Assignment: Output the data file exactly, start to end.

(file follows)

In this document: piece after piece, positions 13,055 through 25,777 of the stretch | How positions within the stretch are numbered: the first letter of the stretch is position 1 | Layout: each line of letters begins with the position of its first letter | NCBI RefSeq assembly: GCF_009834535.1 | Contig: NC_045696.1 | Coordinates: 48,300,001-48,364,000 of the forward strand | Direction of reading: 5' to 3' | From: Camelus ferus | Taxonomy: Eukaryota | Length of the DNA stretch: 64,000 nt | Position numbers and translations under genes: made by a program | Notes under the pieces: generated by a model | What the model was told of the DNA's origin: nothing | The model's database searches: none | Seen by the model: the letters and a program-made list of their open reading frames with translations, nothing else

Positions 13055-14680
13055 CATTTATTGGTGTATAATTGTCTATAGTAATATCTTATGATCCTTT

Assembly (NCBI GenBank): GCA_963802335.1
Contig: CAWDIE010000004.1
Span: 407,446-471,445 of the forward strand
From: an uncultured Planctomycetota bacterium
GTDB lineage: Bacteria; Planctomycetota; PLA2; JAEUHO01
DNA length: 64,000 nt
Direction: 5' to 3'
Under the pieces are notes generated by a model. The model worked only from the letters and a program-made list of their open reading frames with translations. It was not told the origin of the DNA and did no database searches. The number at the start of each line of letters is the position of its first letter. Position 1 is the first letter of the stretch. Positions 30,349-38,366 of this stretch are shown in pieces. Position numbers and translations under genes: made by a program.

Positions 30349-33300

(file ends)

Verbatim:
In this document: piece after piece, positions 13,055 through 25,777 of the stretch | How positions within the stretch are numbered: the first letter of the stretch is position 1 | Layout: each line of letters begins with the position of its first letter | NCBI RefSeq assembly: GCF_009834535.1 | Contig: NC_045696.1 | Coordinates: 48,300,001-48,364,000 of the forward strand | Direction of reading: 5' to 3' | From: Camelus ferus | Taxonomy: Eukaryota | Length of the DNA stretch: 64,000 nt | Position numbers and translations under genes: made by a program | Notes under the pieces: generated by a model | What the model was told of the DNA's origin: nothing | The model's database searches: none | Seen by the model: the letters and a program-made list of their open reading frames with translations, nothing else

Positions 13055-14680
13055 CATTTATTGGTGTATAATTGTCTATAGTAATATCTTATGATCCTTT

Assembly (NCBI GenBank): GCA_963802335.1
Contig: CAWDIE010000004.1
Span: 407,446-471,445 of the forward strand
From: an uncultured Planctomycetota bacterium
GTDB lineage: Bacteria; Planctomycetota; PLA2; JAEUHO01
DNA length: 64,000 nt
Direction: 5' to 3'
Under the pieces are notes generated by a model. The model worked only from the letters and a program-made list of their open reading frames with translations. It was not told the origin of the DNA and did no database searches. The number at the start of each line of letters is the position of its first letter. Position 1 is the first letter of the stretch. Positions 30,349-38,366 of this stretch are shown in pieces. Position numbers and translations under genes: made by a program.

Positions 30349-33300